Witty memoir chronicles Brit’s unlikely rise as a chronicler of NYC’s sexual excesses

“Working Stiff: The Misadventures of an Accidental Sexpert,” by Grant Stoddard. (HarperPerennial, January 2007) 304 pp., $13.95, paper.

Nobody would’ve ever predicted that Grant Stoddard, a scrawny young man from an unfashionable part of England, would become an authority on the sexual excesses available in New York City least of all Stoddard himself.
However, as he bemusedly relates in his memoir, “Working Stiff,” that’s exactly what transpired.

On the verge of starvation and homelessness, Stoddard happened to win an online contest where the grand prize was sex with a notorious (and married) sex columnist. After traveling to New Hampshire to claim his prize, Stoddard and the woman hit it off. And a good word from her led to employment at nerve.com, a hip Web magazine devoted to all things sexual.

“I was always aware that recounting a sexual encounter without lashings of self-deprecation, humility and compassion can result in something that reads like a Penthouse “‘Forum’ letter,” Stoddard writes.

With this in mind, Stoddard resolutely strode forth, proceeded to engage in all sorts of X-rated antics like having sex on the subway, going to an “all the way” massage parlor. And he got paid to write about it.

Soon, his name “was synonymous with being a willing participant in perverse sex acts throughout the tristate area. Unbeknownst to me, it became my calling.”

Much of “Working Stiff” reads like journal entries from someone convinced that he’s dreaming, yet doesn’t want to risk ending the experience by waking up, no matter how bad that nightmarish parts get at times. In the hands of a less talented, more egotistical writer, Stoddard could’ve easily seemed like a chortling sleazeball. Instead, he comes across as a charming bumbler who stumbles into the right place at the right time. His success is tempered by his “dependable reluctance to engage in any given activity.”

At times, his defining characteristic seems to be “the sense of shame, self-doubt and embarrassment I carried with me” to each and every assignment.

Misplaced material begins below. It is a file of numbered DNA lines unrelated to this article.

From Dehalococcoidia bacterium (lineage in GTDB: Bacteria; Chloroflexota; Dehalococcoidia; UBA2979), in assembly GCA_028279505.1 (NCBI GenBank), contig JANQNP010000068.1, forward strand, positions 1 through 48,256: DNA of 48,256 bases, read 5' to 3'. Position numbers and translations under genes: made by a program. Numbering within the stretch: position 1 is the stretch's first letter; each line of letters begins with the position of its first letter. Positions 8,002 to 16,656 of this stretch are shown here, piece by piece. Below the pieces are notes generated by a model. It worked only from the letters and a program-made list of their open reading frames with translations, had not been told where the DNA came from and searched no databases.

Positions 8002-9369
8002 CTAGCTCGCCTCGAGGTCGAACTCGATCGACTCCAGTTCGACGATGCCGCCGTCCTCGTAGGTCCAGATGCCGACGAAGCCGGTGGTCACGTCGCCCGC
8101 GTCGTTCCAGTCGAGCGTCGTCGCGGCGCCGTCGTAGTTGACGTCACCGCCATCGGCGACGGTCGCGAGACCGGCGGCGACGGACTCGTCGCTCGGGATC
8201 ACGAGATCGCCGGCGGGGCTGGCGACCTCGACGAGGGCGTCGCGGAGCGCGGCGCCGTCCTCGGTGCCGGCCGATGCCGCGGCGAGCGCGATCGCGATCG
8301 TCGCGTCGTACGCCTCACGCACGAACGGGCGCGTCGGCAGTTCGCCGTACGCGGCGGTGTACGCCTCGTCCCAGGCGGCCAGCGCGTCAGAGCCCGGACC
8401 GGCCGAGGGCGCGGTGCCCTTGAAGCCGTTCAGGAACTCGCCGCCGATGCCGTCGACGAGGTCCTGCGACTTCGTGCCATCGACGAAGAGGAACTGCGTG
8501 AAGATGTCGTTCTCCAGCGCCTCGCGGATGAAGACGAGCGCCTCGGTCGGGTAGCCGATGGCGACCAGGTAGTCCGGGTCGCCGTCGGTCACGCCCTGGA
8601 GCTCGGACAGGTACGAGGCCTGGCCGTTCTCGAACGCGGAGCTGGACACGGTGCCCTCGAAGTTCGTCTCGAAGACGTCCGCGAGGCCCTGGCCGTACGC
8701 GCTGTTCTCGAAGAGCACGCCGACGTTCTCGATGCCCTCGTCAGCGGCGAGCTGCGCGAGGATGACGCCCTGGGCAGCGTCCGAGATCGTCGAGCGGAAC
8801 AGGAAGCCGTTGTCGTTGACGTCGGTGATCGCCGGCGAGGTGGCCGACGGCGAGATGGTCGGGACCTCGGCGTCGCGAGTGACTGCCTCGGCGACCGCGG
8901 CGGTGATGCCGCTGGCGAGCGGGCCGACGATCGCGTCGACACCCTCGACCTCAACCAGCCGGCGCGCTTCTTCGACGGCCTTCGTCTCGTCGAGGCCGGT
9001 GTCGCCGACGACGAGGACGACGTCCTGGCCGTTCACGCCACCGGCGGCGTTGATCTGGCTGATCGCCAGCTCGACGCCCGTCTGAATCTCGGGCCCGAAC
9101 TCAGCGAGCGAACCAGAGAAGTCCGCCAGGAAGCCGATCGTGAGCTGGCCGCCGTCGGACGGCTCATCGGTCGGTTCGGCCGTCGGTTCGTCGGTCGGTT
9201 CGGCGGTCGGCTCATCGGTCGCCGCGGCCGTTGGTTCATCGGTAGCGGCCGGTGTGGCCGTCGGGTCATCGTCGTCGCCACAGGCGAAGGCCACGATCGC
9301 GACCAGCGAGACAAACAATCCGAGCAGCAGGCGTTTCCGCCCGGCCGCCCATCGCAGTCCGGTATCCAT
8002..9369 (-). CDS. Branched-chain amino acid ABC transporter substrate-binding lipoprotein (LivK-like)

J.S. Hall

“Young Bottoms in Love.” (Poison Press, May 2007) 368 pp., $22.

A colorful and large collection of gay comics, “Young Bottoms in Love” is culled from six volumes of strips posted on PopImage.com between 2002-2006. Edited by Tim Fish (“Cavalcade of Boys”) and written and illustrated by dozens of creators, the strips are romance-themed although quite diverse in style: outrageously satirical, poignant, sad and even fantastical.

A handful of Fish’s send-ups of 1960s romance comics and their melodramatic conventions (crying about foolhardy decisions!) kick off the collection, including “My Gay Romance,” about a guy who can’t choose between loving his wonderful best friend and the asshole-idiot who looks exactly like the best friend.

Queer Eye’s Fab Five make an appearance perpetrating homo-superficiality in Michael DiMotta and Greg Lockard’s skewed fairy tale, “Beauty and the Beast,” while Bill Roundy, Nate and Mike K. serve up a ghost story with a “Tales from the Crypt” twist in “He’s All Mine.”

Closing this collection is “My Hypnotist,” a funny and sexy tale from queer comics legend Howard Cruse (“Wendel,” “Stuck Rubber Baby”) about a college boy’s ill-advised crush on a hot, aspiring hypnotist. The genres, from superhero to storybook, and cute guys just keep coming.

Rarely longer than five pages, each story is best read in small batches. A minus if you’re on a long train ride with only “Young Bottoms” for company but a plus otherwise: You can have your fill, put it down, and find more love waiting when you come back again.

Lawrence Ferber

This article appeared in the Dallas Voice print edition April 6, 2007 топодинреклама цены